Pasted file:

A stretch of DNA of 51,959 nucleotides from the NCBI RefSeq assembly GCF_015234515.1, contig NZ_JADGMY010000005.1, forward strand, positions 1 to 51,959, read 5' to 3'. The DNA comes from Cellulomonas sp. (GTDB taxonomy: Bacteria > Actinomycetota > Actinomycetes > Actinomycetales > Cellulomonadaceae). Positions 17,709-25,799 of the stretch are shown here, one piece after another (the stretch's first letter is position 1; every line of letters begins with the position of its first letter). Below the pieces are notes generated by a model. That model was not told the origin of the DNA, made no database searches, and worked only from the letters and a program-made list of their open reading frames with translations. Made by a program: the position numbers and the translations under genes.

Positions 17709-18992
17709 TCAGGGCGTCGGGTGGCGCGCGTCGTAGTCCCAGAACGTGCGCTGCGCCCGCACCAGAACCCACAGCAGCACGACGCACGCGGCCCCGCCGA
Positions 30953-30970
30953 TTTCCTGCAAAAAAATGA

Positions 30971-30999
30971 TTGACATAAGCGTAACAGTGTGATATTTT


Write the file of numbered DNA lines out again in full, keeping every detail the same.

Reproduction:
A stretch of DNA of 51,959 nucleotides from the NCBI RefSeq assembly GCF_015234515.1, contig NZ_JADGMY010000005.1, forward strand, positions 1 to 51,959, read 5' to 3'. The DNA comes from Cellulomonas sp. (GTDB taxonomy: Bacteria > Actinomycetota > Actinomycetes > Actinomycetales > Cellulomonadaceae). Positions 17,709-25,799 of the stretch are shown here, one piece after another (the stretch's first letter is position 1; every line of letters begins with the position of its first letter). Below the pieces are notes generated by a model. That model was not told the origin of the DNA, made no database searches, and worked only from the letters and a program-made list of their open reading frames with translations. Made by a program: the position numbers and the translations under genes.

Positions 17709-18992
17709 TCAGGGCGTCGGGTGGCGCGCGTCGTAGTCCCAGAACGTGCGCTGCGCCCGCACCAGAACCCACAGCAGCACGACGCACGCGGCCCCGCCGA
Positions 30953-30970
30953 TTTCCTGCAAAAAAATGA

Positions 30971-30999
30971 TTGACATAAGCGTAACAGTGTGATATTTT